Self-paced preparation for a task-switch eliminates attentional inertia but not the performance switch cost

Cai Longman, A. Lavric, S. Monsell

Research output: Contribution to journalArticle

Abstract

The performance overhead associated with changing tasks (the “switch cost”) usually diminishes when the task is specified in advance but is rarely eliminated by preparation. A popular account of the “residual” (asymptotic) switch cost is that it reflects “task-set inertia”: carry-over of task-set parameters from the preceding trial(s). New evidence for a component of “task-set inertia” comes from eye-tracking, where the location associated with the previously (but no longer) relevant task is fixated preferentially over other irrelevant locations, even when preparation intervals are generous. Might such limits in overcoming task-set inertia in general, and “attentional inertia” in particular, result from suboptimal scheduling of preparation when the time available is outside one’s control? In the present study, the stimulus comprised 3 digits located at the points of an invisible triangle, preceded by a central verbal cue specifying which of 3 classification tasks to perform, each consistently applied to just 1 digit location. The digits were presented only when fixation moved away from the cue, thus giving the participant control over preparation time. In contrast to our previous research with experimenter-determined preparation intervals, we found no sign of attentional inertia for the long preparation intervals. Self-paced preparation reduced but did not eliminate the performance switch cost—leaving a clear residual component in both reaction time and error rates. That the scheduling of preparation accounts for some, but not all, components of the residual switch cost, challenges existing accounts of the switch cost, even those which distinguish between preparatory and poststimulus reconfiguration processes. (PsycINFO Database Record (c) 2017 APA, all rights reserved)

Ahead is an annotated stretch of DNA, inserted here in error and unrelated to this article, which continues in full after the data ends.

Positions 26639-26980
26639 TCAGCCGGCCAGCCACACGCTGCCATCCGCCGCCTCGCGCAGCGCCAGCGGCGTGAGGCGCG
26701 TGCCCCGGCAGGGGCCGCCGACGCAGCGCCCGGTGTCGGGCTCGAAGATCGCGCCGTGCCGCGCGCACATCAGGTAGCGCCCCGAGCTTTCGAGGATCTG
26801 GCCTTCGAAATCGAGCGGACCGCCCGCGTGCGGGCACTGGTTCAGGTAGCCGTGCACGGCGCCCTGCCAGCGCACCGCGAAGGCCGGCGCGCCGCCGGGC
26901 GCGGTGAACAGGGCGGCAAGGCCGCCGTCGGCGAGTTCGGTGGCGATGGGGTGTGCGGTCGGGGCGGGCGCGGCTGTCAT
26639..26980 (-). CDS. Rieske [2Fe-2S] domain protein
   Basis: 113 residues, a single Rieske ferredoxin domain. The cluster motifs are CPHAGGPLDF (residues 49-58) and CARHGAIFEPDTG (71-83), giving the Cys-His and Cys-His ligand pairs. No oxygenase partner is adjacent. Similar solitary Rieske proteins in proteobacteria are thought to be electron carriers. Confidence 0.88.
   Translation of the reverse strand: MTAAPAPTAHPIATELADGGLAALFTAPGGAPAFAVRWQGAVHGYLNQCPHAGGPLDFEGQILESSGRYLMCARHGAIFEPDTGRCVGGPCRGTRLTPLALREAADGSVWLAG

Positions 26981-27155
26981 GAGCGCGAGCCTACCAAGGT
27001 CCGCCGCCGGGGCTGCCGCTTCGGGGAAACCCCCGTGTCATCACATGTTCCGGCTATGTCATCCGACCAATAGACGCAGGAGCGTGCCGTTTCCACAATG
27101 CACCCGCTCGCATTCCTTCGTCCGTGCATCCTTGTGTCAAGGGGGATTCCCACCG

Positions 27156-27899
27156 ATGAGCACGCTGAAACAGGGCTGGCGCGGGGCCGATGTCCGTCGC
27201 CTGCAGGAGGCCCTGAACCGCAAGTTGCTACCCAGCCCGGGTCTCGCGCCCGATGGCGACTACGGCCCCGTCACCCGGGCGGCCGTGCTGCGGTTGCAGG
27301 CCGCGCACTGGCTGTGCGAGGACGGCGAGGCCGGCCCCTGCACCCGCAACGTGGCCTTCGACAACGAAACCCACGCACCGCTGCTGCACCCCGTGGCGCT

Original languageEnglish
Pages (from-to)862-873
JournalJournal of Experimental Psychology: Learning, Memory, and Cognition
Volume43
Issue number6
Early online date12 Dec 2016
DOIs
Publication statusPublished - 1 Jun 2017
Externally publishedYes

Fingerprint

Costs and Cost Analysis
costs
scheduling
performance
Cues
Reaction Time
stimulus
Inertia
Costs
Research
evidence
time

Cite this

@article{7da5213ac99941b4bb1ffd57c2b5cbcf,
title = "Self-paced preparation for a task-switch eliminates attentional inertia but not the performance switch cost",